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April 20, 2022

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Labeled White Blood Cell Scintigraphy Has Low Clinical Utility in Evaluation of Patients With Fever of Unknown Origin

By Milana Bogorodskaya, MD

In a recent study published in Open Forum Infectious Diseases, Fisher et al. evaluated the clinical utility of a labeled white blood cell scintigraphy (WBCS) in patients undergoing an evaluation of fever of unknown origin. The authors conducted a retrospective, single-center study of 132 patients (91% hospitalized) who had a WBCS performed for fever or sepsis of unknown origin between 2015 and 2019.

Of the 132 patients who received a WBCS, 50 scans (38%) had a positive finding that could explain the fever of unknown origin. Of these 50 scans, nine (18%) were deemed to be false negatives, and 31 (62%) were deemed to be false positives, five of which led to unnecessary procedures. Only 19 (38%) were confirmed as true positives, as determined by one of the study authors who corroborated the positive WBCS finding to relevant pathology, microbiology, and imaging in the patients’ charts. Of the 19 true positive WBCS findings, the authors reported that 10 (52%) already had the diagnosis shortly after based on the results of tests not ordered because of WBCS findings. In another two patients, WBCS results were ignored as they did not change clinical management, and in another three, a computed tomography scan was enough to establish diagnosis. Although the authors described two cases in which WBCS was deemed to be clinically useful in the evaluation of fever, in one of the cases, WBCS guided the clinicians toward the diagnosis of pneumonia while the patient had fungal sinusitis. The other was a case of osteomyelitis for which magnetic resonance imaging results were equivocal.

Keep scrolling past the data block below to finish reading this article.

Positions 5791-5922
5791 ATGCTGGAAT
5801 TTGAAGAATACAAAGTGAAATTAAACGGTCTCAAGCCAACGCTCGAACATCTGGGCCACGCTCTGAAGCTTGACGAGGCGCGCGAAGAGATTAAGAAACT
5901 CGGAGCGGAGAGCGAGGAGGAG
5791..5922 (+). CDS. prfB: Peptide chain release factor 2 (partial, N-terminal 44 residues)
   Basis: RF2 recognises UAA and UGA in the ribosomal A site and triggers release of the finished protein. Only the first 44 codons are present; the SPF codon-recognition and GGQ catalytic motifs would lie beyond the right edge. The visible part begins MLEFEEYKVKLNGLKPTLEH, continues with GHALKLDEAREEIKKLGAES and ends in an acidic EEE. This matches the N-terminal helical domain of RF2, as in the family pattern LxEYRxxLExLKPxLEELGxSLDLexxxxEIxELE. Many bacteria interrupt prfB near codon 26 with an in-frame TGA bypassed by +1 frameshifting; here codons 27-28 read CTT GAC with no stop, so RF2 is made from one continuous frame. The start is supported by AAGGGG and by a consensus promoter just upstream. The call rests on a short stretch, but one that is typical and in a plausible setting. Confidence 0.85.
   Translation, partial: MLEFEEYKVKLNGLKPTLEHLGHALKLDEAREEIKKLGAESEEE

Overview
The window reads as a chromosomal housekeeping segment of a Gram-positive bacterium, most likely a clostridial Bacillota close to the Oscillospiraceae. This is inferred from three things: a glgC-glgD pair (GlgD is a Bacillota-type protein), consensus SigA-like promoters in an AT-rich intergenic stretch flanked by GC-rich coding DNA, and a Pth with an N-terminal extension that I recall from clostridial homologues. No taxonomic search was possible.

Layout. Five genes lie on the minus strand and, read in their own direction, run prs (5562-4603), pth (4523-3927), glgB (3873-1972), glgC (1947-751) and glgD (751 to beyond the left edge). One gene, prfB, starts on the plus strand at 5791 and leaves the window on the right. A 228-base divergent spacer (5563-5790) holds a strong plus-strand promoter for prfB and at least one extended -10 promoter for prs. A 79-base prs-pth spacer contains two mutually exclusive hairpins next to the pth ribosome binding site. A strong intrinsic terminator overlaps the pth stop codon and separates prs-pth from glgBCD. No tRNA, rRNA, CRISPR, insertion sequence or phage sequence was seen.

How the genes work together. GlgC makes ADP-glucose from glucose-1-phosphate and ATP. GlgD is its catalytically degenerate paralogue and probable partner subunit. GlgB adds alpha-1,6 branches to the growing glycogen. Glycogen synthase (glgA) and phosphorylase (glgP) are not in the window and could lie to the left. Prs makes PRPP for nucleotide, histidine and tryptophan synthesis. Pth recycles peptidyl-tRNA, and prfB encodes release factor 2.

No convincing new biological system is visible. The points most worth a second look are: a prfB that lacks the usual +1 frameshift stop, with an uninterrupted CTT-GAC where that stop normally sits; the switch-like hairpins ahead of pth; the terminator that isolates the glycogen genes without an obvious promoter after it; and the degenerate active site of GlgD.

There are multiple limitations to this study, including its descriptive nature, lack of a comparator group, and lack of a definitive diagnosis in more than half of the cases. Nevertheless, this study demonstrates the poor sensitivity and specificity of WBCS in patients presenting with fever of unknown origin and highlights the potential harms that can be associated with false positive and false negative results. 

(Fisher et al. Open Forum Infect Dis. 2022;9(3):ofac015.)

 

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